Marks and Spencer have beaten forecasts with a 4.6 pct rise in pretax profits around £632.5m.
The group, which dates back to 1884, when Polish immigrant Michael Marks set up his first market stall, is under pressure to meet market expectations in a time when consumer confidence is at a low as retail clothing and food sales have shown very little growth in first quarter.
The company says that merchandise sales on a comparable stores basis rose 1.6 percent while food sales were up 0.3 percent.
"Marks & Spencer has had a good year" said Chairman Sir Stewart Rose, "In Food, we returned to positive like-for-like growth for the first time in two years as we improved our value and innovation while maintaining our unrivalled quality."
Revenue, which includes a strong fourth quarter (including Christmas sale) swung back to growth of 5.3 percent. Pretax profit, excluding property disposals, rose 4.6 percent.
Tony Shiret, analyst at Credit Suisse, said in a preview before the release that new CEO Marc Bolland has a tough challenge to bring the company into a new 'younger' market.
He suggested that the food and clothing retailer should cater for 'young mothers' in some of its smaller store chains to give it a more 'credible fashion' offering whilst still delivering a "better quality shopping experience" for its existing 'older' core customers in larger town stores.
Speaking before the results, he said: "With the 30 to 55-year old group, they need to be holding their ground but they have not".
Marc, the new CEO comes from a background of food retail (Morrisons) and international business (Heineken) and Sir Stewart Rose, Chairman of the Group and former Chief Executive end his rein in May after being hired in 2004 to fight off a takeover by Philip Green.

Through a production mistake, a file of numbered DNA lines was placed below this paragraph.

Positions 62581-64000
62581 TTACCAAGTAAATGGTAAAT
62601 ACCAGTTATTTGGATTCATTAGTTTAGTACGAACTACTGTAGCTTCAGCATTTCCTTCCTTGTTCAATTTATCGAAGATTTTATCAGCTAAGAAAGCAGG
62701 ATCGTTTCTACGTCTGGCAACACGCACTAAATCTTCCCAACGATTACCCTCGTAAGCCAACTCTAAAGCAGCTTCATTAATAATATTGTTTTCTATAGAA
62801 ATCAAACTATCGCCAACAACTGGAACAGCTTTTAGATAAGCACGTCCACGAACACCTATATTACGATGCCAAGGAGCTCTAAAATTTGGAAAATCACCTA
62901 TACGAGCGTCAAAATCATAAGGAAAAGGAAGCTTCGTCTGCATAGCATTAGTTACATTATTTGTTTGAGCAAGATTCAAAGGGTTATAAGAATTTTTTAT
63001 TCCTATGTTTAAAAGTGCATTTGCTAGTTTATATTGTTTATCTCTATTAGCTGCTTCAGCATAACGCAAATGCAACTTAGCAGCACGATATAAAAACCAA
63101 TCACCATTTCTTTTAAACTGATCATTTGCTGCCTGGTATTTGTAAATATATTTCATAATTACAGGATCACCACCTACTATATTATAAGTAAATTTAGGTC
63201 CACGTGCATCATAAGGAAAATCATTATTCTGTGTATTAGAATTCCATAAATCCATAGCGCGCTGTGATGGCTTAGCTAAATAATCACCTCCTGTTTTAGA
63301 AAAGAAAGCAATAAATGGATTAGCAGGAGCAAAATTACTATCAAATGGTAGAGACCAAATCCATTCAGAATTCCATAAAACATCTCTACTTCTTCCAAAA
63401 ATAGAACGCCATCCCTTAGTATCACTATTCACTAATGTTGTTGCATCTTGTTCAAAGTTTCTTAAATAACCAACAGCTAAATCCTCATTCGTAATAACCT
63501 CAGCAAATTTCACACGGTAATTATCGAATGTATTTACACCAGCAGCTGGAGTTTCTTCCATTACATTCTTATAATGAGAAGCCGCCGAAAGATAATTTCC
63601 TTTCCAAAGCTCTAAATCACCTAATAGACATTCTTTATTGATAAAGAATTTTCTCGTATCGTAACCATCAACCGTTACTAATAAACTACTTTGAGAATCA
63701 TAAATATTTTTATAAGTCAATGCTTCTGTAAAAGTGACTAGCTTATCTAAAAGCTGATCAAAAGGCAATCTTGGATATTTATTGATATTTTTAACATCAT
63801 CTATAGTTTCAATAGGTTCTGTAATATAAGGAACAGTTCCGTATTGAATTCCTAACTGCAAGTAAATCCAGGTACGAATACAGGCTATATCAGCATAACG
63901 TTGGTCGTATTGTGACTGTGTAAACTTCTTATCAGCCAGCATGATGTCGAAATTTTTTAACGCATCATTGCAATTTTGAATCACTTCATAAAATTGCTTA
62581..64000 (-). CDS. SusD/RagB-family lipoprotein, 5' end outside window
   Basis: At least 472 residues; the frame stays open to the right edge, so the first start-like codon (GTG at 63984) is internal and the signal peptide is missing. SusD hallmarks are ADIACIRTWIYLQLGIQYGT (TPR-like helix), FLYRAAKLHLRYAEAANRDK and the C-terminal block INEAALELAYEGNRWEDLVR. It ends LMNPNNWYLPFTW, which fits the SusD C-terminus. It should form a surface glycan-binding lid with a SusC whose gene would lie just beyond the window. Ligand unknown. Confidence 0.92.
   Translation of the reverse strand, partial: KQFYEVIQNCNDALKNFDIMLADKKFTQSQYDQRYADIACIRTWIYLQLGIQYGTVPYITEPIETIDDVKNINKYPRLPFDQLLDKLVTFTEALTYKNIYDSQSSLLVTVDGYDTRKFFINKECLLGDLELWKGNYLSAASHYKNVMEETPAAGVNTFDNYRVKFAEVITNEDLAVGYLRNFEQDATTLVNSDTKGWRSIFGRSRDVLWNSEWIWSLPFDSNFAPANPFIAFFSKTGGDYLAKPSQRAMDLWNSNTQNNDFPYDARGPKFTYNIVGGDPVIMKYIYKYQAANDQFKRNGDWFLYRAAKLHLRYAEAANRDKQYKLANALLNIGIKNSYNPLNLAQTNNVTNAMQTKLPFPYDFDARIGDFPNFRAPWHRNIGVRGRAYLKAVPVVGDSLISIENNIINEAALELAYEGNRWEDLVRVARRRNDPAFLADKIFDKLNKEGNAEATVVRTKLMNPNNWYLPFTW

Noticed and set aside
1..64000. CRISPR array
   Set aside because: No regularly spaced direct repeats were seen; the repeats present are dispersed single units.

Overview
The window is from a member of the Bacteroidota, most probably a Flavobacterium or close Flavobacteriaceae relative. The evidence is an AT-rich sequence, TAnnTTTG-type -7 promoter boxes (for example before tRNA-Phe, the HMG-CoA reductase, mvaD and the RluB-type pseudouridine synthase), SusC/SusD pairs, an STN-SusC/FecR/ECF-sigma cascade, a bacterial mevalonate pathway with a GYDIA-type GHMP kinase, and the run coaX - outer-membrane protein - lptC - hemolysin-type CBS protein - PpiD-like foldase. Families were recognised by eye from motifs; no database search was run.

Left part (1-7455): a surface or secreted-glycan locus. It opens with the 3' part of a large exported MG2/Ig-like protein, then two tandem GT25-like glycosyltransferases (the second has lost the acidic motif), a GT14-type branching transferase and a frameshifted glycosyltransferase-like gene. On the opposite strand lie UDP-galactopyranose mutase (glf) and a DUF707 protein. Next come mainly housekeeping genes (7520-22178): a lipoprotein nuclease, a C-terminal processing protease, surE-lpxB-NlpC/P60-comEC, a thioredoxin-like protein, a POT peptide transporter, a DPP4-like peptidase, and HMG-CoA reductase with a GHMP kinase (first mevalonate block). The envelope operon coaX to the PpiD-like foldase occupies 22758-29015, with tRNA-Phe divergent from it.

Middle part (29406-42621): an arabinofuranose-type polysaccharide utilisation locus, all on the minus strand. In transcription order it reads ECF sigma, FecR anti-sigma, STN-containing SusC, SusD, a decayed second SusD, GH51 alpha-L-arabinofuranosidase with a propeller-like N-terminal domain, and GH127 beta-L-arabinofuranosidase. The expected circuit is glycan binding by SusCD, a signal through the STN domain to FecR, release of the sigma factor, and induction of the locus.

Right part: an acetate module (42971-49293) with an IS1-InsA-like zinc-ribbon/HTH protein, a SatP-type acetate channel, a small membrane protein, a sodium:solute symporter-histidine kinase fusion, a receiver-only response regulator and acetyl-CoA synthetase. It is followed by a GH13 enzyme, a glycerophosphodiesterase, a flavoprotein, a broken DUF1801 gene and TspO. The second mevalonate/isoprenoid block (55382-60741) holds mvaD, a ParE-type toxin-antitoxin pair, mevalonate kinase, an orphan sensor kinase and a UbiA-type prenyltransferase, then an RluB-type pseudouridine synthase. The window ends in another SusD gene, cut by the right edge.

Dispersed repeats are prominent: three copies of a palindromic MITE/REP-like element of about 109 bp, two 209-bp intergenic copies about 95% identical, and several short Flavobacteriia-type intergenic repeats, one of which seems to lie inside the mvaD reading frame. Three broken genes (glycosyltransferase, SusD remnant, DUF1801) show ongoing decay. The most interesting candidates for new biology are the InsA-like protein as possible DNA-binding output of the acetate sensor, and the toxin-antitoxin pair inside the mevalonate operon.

Ian Dyson, finance director since 2004, has also departed.
The group has grown back to one billion pound profits in 2008 for the first time since it peaked at £1.155 bn in the late 1990's.
However, this year's pretax profits remain lower than this, and worries over pensions deficit and increasing competition from rivals such as New Look and Waitrose leaves the group in a 'transitional' phase:
"The concern would be that Bolland will re-present the existing business but not deliver long-term strategic change." said Tony.
Shares in Marks and Spencer fell 2 percent today to 326.90 p (8:21 am) after rising for most of yesterday.
Richard Hunter, Head of UK Equities at Hargreaves Lansdown Stockbrokers, commented "Whilst the numbers were towards the top end of expectations, there is little to excite within the statement, particularly given the wider market languor.
General sales showed a decent increase, whilst the growth in food sales was rather modest. The competition from the discount brands continues to challenge the company, whilst the possible retrenchment of the consumer after the emergency Budget would provide additional headwinds. The company itself is understandably guarded about the outlook and the changes in key management positions threaten to undermine a smooth recovery.
There are some reasons for optimism, such as the company's desire to consolidate its brand strength. From an investment perspective, the current yield of 4.5% is attractive in the current environment and the shares have slightly outperformed the wider FTSE100 over the last three months. However, with some tough times ahead and the current management unproven, the jury remains out and the general market view is no more than a hold."